Earlier this week at Microsoft’s Inspire conference, CEO Satya Nadella announced the release of Microsoft 365, an solution that bundles Office 365, Windows 10, and Enterprise Mobility + Security. The service offers two routes: Enterprise (for larger organizations) and Business (for small to mid-size businesses). Both plans will be available for purchase in early August.
In a blog post, Kirk Koenigsbauer, VP of the Office team, describes Microsoft 365 as “a complete, intelligent and secure solution to empower employees…to be creative and work together, securely.”
Office 365 has introduced a new application to its suite in preview for First Release tenants: Microsoft Stream, a video service that effectively replaces Office 365 Video (the two services will coexist temporarily, but you should learn how to transition your videos to Stream).
Stream provides a secure, centralized location for businesses to create, upload, store, manage, and view videos to share with other users in their organization to encourage faster and easier collaboration. You can also connect Stream with other Office 365 applications, such as Yammer, SharePoint, and OneNote.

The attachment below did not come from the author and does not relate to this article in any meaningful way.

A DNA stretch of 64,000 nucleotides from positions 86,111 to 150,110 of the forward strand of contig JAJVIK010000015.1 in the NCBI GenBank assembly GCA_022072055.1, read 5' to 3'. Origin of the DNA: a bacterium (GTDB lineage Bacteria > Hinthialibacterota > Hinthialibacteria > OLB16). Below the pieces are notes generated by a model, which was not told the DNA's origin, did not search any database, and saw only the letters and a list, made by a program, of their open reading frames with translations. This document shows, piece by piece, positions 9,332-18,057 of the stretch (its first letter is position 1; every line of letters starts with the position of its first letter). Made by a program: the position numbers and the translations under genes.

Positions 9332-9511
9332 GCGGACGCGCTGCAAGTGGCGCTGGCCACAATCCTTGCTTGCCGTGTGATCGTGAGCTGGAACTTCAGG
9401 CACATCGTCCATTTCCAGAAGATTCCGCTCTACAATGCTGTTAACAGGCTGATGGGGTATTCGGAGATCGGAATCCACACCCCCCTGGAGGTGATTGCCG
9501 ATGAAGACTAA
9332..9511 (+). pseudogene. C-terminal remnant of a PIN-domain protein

Other features include:
Google just announced that Austin, Texas will be the second city to get connected with Google Fiber, the company’s high-speed broadband Internet/TV service. There has been loads of speculation and excitement surrounding Fiber ever since it was announced in 2011. Only residents of Kansas City (both in Kansas and Missouri) have had the privilege of dropping their former Internet/TV providers for Google’s service that brags faster speeds than other commercial providers at a competitive price. The entire project has only cost $94 million to build the infrastructure and connect homes, and analysts predict that implementing Fiber in Austin will cost a similar amount, if not less.